• Older people (particularly those over age 60)
  • Anyone with severe underlying health conditions, such as heart disease, lung disease, and diabetes.

I'm just getting over another illness. Are there any special precautions I should take?

If you've been sick, you may be more susceptible. So be especially careful to follow the precautions that will help you avoid exposure: Stay home, avoid contact with others, and wash your hands frequently.

Should I or my family members wear a face mask?

Since people can be contagious without symptoms of COVID-19, the CDC is currently recommending that everyone over the age of 2 years old wear non-surgical face masks or other cloth face coverings in public settings, such as supermarkets or pharmacies, where it's not always possible to maintain social distancing measures. See our article on how to get your child to wear a mask.

It's important to note that children under 2 and any person who cannot remove the mask on their own should not wear one.

How at risk is my newborn for COVID-19?

There's no evidence that children are more susceptible than other people. In fact, most confirmed severe cases of COVID-19 are in adults. From the limited information we have from past coronavirus (SARS-CoV and MERS-CoV) outbreaks, serious infection among children was relatively uncommon.

We have very little information on symptoms in children who have tested positive for COVID-19. Limited reports from China indicate that infected children tend to have mild cold-like symptoms, such as fever, runny nose, and cough. Fatigue, nasal congestion, sore throat and gastrointestinal issues, such as diarrhea and nausea, can also be symptoms. Recent CDC data shows a total of three confirmed COVID-19 deaths of children under the age of 14.

Reports of small clusters of COVID-19-exposed children and adolescents being admitted to intensive care units with acute multisystem inflammatory conditions have researchers working overtime to collect more data and fully understand causality.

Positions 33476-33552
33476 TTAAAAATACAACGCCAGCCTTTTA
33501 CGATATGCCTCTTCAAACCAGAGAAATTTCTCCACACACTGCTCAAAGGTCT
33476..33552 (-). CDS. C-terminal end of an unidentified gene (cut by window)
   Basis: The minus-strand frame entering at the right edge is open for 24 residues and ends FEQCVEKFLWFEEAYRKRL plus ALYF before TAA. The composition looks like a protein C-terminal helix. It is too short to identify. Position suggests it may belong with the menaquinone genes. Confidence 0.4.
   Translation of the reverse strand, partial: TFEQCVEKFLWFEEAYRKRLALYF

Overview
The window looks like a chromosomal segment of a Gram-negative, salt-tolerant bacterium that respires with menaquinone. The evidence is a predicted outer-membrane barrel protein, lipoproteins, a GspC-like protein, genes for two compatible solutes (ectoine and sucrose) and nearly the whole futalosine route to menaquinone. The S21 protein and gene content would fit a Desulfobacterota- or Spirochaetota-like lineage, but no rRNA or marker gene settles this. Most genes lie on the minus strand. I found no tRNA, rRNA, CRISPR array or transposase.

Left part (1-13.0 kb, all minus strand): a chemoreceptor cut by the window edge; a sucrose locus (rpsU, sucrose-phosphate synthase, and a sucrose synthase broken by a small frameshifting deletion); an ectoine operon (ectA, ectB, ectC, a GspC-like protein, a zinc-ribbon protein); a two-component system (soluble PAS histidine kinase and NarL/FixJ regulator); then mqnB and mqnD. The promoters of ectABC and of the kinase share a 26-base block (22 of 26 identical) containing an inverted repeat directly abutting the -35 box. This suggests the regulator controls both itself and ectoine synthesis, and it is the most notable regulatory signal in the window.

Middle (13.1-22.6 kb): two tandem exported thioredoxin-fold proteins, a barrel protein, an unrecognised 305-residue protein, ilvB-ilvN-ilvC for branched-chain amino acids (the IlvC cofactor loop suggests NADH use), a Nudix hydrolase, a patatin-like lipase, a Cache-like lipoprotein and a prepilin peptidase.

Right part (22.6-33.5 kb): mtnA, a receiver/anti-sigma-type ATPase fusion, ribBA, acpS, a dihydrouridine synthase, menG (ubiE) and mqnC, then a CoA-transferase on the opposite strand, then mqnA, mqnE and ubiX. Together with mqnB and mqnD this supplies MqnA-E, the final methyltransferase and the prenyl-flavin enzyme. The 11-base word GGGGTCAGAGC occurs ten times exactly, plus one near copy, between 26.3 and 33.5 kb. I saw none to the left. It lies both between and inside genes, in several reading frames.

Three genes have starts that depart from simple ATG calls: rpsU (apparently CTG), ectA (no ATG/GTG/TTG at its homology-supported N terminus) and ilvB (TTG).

Severe complications in children (such as acute respiratory distress syndrome or septic shock) have also been reported, but they appear to be uncommon. Children with underlying health conditions may be at increased risk, though.

Is breastfeeding still safe?

According to WHO live COVID-19 virus has not yet been detected in breastmilk. Based on current evidence the benefits outweigh the risk. We don't know for sure whether COVID-19 can be transmitted through breast milk. But in limited studies on women with COVID-19 as well as SARS-CoV, the virus has not been detected in breast milk. We do know that the flu is not spread through breast milk.

Breast milk provides protection against many illnesses and is the best source of nutrition for most infants. If you have tested positive for COVID-19 or have symptoms, you'll need to decide with your doctor whether to start or continue breastfeeding.

In any case, you'll want to take all possible precautions to avoid spreading the virus to your baby, including washing your hands before touching your child and wearing a face mask while breastfeeding.